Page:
Roland R. Wright Air National Guard Base –
In a classroom at the Utah Air National Guard Base, a group of Servicemembers were asked: What would be possible if you and your organization were more outward?
The Servicemembers, with varying levels of rank and professional experience, were learning about developing an “outward mindset,” a concept coined by the Arbinger Institute that helps leaders create the high-performance culture that drives exceptional organizational results.
Master Sgt. Jason Dandurand, the State Diversity, Equity, and Inclusion Specialist, helped spearhead this training for the Guard.
“Arbinger Institute Trainings teach us all to be better leaders, supervisors, spouses, siblings, friends, and neighbors, “said Dandurand. “It helps us to focus our efforts on the right places and provides tools to help us to be more efficient in those efforts. This leads to people giving their best efforts and to a higher achieving organization.”
The Arbinger’s two-day outward mindset workshop offers a profound shift in mindset, a way of thinking, and a way of working that is transformative and immediately practical. Utilizing experiential learning, self-reflection, and peer-to-peer collaboration; this workshop challenges participants to evaluate their impact on others and provides them with tools that dramatically improve accountability and collaboration.
Deputy Wing Chaplain Spencer Cooper, an Arbinger trainer, was first introduced with the principles of the Arbinger Institute in 2008 while taking philosophy courses as a student of Marriage, Family and Human Development at Brigham Young University.
“Those principles really spoke to me as making a lot of sense, but the power of the philosophy didn't truly hit me until I started to regularly apply them to my marriage, my relationships with my colleagues in my university program and at the workplace,” said Cooper.
“The goal for our Airmen with this is to fundamentally affect and contribute to a healthy cultural change within our organization, wherein everyone is seen, heard, understood and feels like they have a place and play an important role,” he said.
During the training, students learned to create organizational change, you have to lead by example with the right mindset. When you’re in a position of authority, it’s your job to exemplify the way others should take ownership of their work and their impact on their teammates.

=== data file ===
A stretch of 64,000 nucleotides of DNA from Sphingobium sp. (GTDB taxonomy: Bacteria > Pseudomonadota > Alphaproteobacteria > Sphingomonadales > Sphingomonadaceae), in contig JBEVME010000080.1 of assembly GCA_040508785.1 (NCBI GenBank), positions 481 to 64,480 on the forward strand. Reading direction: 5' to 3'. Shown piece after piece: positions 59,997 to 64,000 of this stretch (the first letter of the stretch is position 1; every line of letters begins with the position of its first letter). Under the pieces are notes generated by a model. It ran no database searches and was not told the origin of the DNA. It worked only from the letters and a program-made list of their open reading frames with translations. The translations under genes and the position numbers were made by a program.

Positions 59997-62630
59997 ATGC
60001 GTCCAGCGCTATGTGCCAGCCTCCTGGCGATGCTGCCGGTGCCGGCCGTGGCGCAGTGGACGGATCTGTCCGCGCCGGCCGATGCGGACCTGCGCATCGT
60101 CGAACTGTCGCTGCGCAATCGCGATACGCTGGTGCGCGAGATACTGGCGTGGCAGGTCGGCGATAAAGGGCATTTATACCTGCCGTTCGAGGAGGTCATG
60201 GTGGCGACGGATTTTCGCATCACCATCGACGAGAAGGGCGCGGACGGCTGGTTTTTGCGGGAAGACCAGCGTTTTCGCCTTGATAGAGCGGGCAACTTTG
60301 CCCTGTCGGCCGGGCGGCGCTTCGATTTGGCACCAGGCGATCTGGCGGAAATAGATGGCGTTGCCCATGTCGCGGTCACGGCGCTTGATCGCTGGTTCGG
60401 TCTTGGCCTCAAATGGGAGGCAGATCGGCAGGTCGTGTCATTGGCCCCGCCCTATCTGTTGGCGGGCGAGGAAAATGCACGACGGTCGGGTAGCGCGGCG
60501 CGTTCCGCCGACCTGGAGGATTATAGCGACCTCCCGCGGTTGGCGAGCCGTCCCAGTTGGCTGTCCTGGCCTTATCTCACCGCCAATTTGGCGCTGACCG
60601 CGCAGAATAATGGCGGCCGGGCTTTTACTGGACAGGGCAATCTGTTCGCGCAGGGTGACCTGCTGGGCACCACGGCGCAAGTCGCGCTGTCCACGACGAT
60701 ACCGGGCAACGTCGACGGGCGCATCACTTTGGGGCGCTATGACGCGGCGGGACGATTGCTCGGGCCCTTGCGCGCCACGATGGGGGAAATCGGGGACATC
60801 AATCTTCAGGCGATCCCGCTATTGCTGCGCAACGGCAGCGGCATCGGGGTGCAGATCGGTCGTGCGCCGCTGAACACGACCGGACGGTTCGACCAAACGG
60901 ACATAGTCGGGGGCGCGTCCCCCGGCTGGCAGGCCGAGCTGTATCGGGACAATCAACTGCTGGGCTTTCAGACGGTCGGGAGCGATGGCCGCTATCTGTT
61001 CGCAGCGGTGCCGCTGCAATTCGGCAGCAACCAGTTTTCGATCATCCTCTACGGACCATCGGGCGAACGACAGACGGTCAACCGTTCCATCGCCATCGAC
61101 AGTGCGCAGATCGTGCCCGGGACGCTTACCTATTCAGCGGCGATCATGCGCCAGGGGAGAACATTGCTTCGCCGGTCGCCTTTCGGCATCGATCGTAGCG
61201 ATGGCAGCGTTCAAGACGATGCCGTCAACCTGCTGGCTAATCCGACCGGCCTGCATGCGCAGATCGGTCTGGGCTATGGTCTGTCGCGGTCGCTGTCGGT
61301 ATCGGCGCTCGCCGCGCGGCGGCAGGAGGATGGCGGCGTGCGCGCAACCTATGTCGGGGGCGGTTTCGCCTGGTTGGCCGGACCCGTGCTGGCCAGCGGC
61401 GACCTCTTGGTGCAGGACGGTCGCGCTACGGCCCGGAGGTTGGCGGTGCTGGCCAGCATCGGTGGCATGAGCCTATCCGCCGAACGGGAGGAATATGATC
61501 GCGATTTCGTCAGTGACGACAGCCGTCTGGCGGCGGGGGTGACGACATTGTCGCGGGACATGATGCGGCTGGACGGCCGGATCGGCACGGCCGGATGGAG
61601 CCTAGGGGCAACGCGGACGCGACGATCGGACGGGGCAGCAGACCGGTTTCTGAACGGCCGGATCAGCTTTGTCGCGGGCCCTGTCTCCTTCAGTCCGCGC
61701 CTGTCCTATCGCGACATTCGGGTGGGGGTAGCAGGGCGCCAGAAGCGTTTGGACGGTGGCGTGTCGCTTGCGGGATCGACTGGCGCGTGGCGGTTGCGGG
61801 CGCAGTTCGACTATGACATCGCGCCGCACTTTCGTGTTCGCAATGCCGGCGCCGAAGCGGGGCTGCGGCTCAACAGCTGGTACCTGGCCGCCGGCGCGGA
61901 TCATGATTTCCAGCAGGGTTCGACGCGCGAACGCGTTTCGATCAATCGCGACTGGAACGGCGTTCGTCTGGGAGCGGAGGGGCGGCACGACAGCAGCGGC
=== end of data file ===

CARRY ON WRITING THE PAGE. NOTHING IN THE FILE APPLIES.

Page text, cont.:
“I was able to take some of what I learned during the two-day course and apply it that same week when conducting my employee performance reviews,” said Maj. Ryan Sutherland, public affairs officer with the 151st Air Refueling Wing.
“Asking questions like, ‘how could a person in my role be more helpful to you’ and ‘how does someone in my position affect, or potentially affect your ability to do your work’ opened a whole new line of dialogue with my employees that has proved to be mutually beneficial.”
The Utah Air National Guard initially instituted the Outward Mindset to all Wing senior leaders, then began to offer two classes per quarter. The training conducted here at the Utah Air National Guard is starting to get national attention.
“National Guard Bureau Diversity, Equity, and Inclusion personnel are coming to Utah to see what we are doing with these classes and how they are very different but sustaining in changing our culture for the better,” Dandurand added. “Utah is leading the way with the Arbinger training.”
Quarterly, the Wing is offering a two-day Arbinger leadership program designed to help individuals, and organizations, shift their mindsets, transform their cultures, and drive changes that lead to exceptional results. The Arbinger Outward Mindset class is at no cost to the attendees. Communicate with your leadership if you are interested in attending, and sign-up on TEAMs in the Arbinger Folder under UTANG team, Commander Corner, files, Arbinger.
“People can expect to gain deep and meaningful inspiration for change in their lives and presentations that motivate and uplift,” added Cooper. “These classes are truly engaging, fun and thought provoking; a far cry from most days spent at work. You can't go wrong by attending.”